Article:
1 Internet

INTERNET

The Internet has revolutionized many aspects of our daily lives. It has affected the way we do business as well as the way we spend our leisure time. Count the ways you've used the Internet recently. Perhaps you've sent electronic mail (e-mail) to a business associate, paid a utility bill, read a newspaper from a distant city, or looked up a local movie schedule-all by using the Internet. Or maybe you researched a medical topic, booked a hotel reservation, chatted with a fellow Trekkie, or comparison-shopped for a car. The Internet is a communication system that has brought a wealth of information to our fingertips and organized it for our use.

The Internet is a structured, organized system. We begin with a brief history of the Internet. We follow with a description of the Internet today.

 

History

A network is a group of connected communicating devices such as computers and printers. An internet (note the lowercase letter i) is two or more networks that can com­municate with each other. The most notable internet is called the Internet (uppercase letter 1), a collaboration of more than hundreds of thousands of interconnected net-works. Private individuals as well as various organizations such as government agen­cies, schools, research facilities, corporations, and libraries in more than 100 countries use the Internet. Millions of people are users. Yet this extraordinary communication sys­tem only came into being in 1969.

In the mid-1960s, mainframe computers in research organizations were stand-alone devices. Computers from different manufacturers were unable to communicate with one another. The Advanced Research Projects Agency (ARPA) in the Depart­ment of Defense (DoD) was interested in finding a way to connect computers so that the researchers they funded could share their findings, thereby reducing costs and elim­inating duplication of effort.

In 1967, at an Association for Computing Machinery (ACM) meeting, ARPA pre­sented its ideas for ARPANET, a small network of connected computers. The idea was that each host computer (not necessarily from the same manufacturer) would be attached to a specialized computer, called an interface message processor (IMP). The IMPs, in turn, would be connected to one another. Each IMP had to be able to commu­nicate with other IMPs as well as with its own attached host.

By 1969, ARPANET was a reality. Four nodes, at the University of California at Los Angeles (UCLA), the University of California at Santa Barbara (UCSB), Stanford Research Institute (SRI), and the University of Utah, were connected via the IMPs to form a network. Software called the Network Control Protocol (NCP) provided com­munication between the hosts.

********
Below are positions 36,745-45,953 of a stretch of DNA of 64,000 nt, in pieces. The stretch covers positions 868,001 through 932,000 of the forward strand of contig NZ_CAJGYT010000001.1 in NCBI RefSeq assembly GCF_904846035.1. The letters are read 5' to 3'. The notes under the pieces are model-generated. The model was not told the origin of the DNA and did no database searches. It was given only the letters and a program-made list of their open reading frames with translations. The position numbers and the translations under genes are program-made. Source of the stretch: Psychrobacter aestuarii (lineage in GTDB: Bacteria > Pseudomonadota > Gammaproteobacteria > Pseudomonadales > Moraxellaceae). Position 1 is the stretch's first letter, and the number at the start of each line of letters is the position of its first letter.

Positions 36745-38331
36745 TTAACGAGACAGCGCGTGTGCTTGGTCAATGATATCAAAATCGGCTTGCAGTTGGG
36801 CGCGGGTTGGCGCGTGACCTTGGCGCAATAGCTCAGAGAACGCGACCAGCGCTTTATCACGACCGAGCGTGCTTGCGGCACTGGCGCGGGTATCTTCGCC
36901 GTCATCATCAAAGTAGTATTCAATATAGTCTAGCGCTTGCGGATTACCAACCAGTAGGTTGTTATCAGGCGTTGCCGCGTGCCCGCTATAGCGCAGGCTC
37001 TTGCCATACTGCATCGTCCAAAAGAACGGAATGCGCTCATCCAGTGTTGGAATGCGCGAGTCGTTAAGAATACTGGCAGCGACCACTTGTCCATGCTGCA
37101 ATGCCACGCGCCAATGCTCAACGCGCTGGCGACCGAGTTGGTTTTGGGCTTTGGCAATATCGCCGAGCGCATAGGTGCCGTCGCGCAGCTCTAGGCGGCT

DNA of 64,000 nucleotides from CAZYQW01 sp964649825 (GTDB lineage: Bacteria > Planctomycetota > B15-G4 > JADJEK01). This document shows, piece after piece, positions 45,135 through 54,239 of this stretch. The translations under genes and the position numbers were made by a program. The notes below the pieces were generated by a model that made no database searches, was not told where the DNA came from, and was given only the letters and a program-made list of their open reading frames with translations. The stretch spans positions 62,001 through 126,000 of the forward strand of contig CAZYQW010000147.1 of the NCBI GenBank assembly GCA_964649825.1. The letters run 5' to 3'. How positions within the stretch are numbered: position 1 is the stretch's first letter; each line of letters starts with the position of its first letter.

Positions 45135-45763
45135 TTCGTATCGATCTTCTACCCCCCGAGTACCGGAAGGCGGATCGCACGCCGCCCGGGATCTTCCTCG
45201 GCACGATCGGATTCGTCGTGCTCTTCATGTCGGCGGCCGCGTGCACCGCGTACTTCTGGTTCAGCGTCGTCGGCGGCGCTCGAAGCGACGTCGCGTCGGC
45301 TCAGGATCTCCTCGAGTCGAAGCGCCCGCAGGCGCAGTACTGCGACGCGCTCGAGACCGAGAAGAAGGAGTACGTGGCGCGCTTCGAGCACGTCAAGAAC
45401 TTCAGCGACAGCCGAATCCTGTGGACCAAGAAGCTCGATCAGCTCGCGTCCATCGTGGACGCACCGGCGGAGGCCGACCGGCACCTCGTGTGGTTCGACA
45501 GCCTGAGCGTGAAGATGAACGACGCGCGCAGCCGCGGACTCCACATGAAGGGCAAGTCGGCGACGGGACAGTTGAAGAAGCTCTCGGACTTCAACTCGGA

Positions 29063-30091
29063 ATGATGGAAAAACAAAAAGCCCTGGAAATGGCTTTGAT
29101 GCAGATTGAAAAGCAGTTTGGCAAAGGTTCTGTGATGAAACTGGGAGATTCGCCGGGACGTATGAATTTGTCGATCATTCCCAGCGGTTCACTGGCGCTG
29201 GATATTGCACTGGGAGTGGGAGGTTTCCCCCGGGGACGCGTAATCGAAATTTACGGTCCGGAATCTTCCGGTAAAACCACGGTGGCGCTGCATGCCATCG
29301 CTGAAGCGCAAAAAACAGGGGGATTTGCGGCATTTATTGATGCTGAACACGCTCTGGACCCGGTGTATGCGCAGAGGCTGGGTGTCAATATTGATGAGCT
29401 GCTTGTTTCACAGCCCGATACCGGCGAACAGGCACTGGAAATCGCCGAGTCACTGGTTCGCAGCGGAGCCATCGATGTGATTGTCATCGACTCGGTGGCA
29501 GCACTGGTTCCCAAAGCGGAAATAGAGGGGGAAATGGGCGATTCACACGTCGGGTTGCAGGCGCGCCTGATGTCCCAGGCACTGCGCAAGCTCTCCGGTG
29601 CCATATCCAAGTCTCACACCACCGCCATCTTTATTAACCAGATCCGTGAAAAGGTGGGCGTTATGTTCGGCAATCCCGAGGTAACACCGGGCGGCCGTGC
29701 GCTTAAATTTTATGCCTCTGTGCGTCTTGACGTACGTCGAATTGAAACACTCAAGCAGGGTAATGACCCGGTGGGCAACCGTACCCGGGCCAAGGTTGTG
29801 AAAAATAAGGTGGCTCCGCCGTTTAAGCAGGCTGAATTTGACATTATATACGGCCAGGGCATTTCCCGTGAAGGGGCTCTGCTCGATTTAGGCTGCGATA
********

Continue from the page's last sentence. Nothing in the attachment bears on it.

In 1972, Vint Cerf and Bob Kahn, both of whom were part of the core ARPANET group, collaborated on what they called the Internetting Project. Cerf and Kahn's land-mark 1973 paper outlined the protocols to achieve end-to-end delivery of packets. This paper on Transmission Control Protocol (TCP) included concepts such as encapsula­tion, the datagram, and the functions of a gateway.

Shortly thereafter, authorities made a decision to split TCP into two protocols: Transmission Control Protocol (TCP) and Internetworking Protocol (IP). IP would handle datagram routing while TCP would be responsible for higher-level functions such as segmentation, reassembly, and error detection. The internetworking protocol became known as TCP/IP.

The Internet Today

The Internet has come a long way since the 1960s. The Internet today is not a simple hierarchical structure. It is made up of many wide- and local-area networks joined by connecting devices and switching stations. It is difficult to give an accurate represen­tation of the Internet because it is continually changing-new networks are being added, existing networks are adding addresses, and networks of defunct companies are being removed. Today most end users who want Internet connection use the services of Internet service providers (ISPs). There are international service providers, national service providers, regional service providers, and local service providers. The Internet today is run by private companies, not the government. Figure shows a conceptual (not geographic) view of the Internet.

International Internet Service Providers

At the top of the hierarchy are the international service providers that connect nations together.

National Internet Service Providers

 The national Internet service providers are backbone networks created and main­tained by specialized companies. There are many national ISPs operating in North America; some of the most well-known are SprintLink, PSINet, UUNet Technology, AGIS, and internet MCI. To provide connectivity between the end users, these back-bone networks are connected by complex switching stations (normally run by a third party) called network access points (NAPs). Some national ISP networks are also connected to one another by private switching stations called peering points. These normally operate at a high data rate (up to 600 Mbps).

 Regional Internet Service Providers

 Regional internet service providers or regional ISPs are smaller ISPs that are connected to one or more national ISPs. They are at the third level of the hierarchy with a smaller data rate.

Local Internet Service Providers

Local Internet service providers provide direct service to the end users. The local ISPs can be connected to regional ISPs or directly to national ISPs. Most end users are connected to the local ISPs. Note that in this sense, a local ISP can be a company that just provides Internet services, a corporation with a network that supplies services to its own employees, or a nonprofit organization, such as a college or a university that runs its own network. Each of these local ISPs can be connected to a regional or national service provider.